TREASURE ISLAND — When this city’s signature sand sculpture festival comes to town next weekend, the need for more parking will become obvious.
Almost every time Treasure Island hosts one of its dozen events by the Gulf, parking lots fill, and oftentimes cars are directed to park on part of the beach, a practice that has drawn a legal complaint from adjacent hoteliers.
But after a lengthy and expensive feasibility study to weigh a possible 350-car parking garage, city staff concluded there actually aren’t enough people coming to the beach to warrant spending the estimated $6 million it would take to build.
“We have high demand for beach parking when we have special events,” City Manager Reid Silverboard said.
The problem is the days such as Wednesday and Thursday this week: cooler offseason weather, meaning empty spaces at public access points and in front of local shops.
Silverboard told commissioners at a recent meeting that, day-to-day, the revenue generated at a parking garage either by the beach or downtown wouldn’t make up for the upfront costs of building it and that the city doesn’t have the extra cash to move forward right now.
The City Commission had ordered a $10,000 study to determine if there was a cost-effective solution to the nagging issue that’s caused tensions with hoteliers, who say beach parking during events hurts their business.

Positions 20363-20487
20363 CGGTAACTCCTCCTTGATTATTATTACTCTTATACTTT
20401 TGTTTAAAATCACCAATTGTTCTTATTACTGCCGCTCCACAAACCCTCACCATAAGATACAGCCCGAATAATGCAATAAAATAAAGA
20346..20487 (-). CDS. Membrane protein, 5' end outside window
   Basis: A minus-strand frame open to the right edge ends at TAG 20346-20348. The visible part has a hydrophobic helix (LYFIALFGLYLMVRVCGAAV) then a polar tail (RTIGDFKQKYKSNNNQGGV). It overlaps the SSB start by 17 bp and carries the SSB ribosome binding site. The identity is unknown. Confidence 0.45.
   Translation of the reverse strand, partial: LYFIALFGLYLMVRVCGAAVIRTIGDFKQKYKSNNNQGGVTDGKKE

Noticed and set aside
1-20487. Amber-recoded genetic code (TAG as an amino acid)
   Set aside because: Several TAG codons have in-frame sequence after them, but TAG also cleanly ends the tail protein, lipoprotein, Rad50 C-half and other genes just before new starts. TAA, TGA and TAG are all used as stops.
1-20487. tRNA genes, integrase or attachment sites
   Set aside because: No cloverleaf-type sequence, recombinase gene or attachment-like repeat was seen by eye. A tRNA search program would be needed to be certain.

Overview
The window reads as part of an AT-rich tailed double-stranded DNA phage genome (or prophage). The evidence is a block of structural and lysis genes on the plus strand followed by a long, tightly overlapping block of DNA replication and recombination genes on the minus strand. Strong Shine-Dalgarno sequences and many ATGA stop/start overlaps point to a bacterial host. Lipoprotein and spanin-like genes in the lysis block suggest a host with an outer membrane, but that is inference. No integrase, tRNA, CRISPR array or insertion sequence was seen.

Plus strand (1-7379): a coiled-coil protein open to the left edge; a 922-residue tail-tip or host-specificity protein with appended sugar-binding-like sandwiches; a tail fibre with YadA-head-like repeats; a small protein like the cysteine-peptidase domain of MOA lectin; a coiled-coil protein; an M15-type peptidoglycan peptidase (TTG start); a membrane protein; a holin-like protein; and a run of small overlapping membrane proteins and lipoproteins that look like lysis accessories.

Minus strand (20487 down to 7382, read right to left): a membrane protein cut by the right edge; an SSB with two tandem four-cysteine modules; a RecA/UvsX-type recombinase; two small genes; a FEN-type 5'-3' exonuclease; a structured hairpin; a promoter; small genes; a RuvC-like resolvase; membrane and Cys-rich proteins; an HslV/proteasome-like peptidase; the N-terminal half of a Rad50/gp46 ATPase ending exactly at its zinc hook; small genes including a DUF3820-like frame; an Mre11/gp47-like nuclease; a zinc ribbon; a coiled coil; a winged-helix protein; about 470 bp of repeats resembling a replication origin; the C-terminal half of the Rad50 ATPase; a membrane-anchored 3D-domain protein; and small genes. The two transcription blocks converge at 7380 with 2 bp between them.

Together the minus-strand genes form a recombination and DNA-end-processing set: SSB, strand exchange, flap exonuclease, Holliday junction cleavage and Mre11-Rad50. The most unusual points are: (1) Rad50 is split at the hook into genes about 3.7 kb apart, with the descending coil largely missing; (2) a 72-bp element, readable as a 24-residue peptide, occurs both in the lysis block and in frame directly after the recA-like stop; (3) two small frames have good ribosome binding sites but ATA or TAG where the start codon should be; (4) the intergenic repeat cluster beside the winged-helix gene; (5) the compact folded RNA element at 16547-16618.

A trio of hotel owners filed a legal complaint last month claiming that beach parking violates state environmental laws.
The city attorney has said Treasure Island works closely with the state Department of Environmental Protection and that all beach events are in compliance with the law.
Additional parking has been a part of the city’s long-term plans, which includes redeveloping Treasure Island’s small downtown to make it more pedestrian-friendly, eliminating parking lots in front of businesses and bringing the buildings up to the sidewalk.
Parking garages have helped accommodate a growing number of visitors to other beach cities, such as Clearwater Beach and Madeira Beach.
Treasure Island officials had also considered a public-private partnership with beach businesses such as the Bilmar Hotel, Walgreens and Sloppy’s Joe’s on Gulf Boulevard, but that didn’t pan out.
In the future, the city may require developers to contribute money to a parking garage in lieu of providing their own parking spaces, Silverboard said.
In the short-term, he said the city could look at smaller scale options such as expanding the surface parking at the Gulf Front Park, where most events are held.
Some Gulf Boulevard business owners say the city needs to speed up the process, even if it means investing several million dollars with no immediate return.
“If you’re going to consider yourself an area for tourism, you’ve got to invest some money to make some money,” said Anita Baitinger, assistant manager at the boutique Tracey’s Treasures.
Troy Carter, who runs the Candy Kitchen shop, likens parking to other critical infrastructure.
“How much money do we spend on storm drains? And they give us nothing back,” Carter said.
A parking solution needs to remain a focus for the city, Commissioner Tim Ramsberger said at a recent workshop.
“If we know there’s no plans in our near term, let alone long-term, to have a solution to this, it’s going to be a challenge for us as a commission to entertain special event issues on the beach,” he said.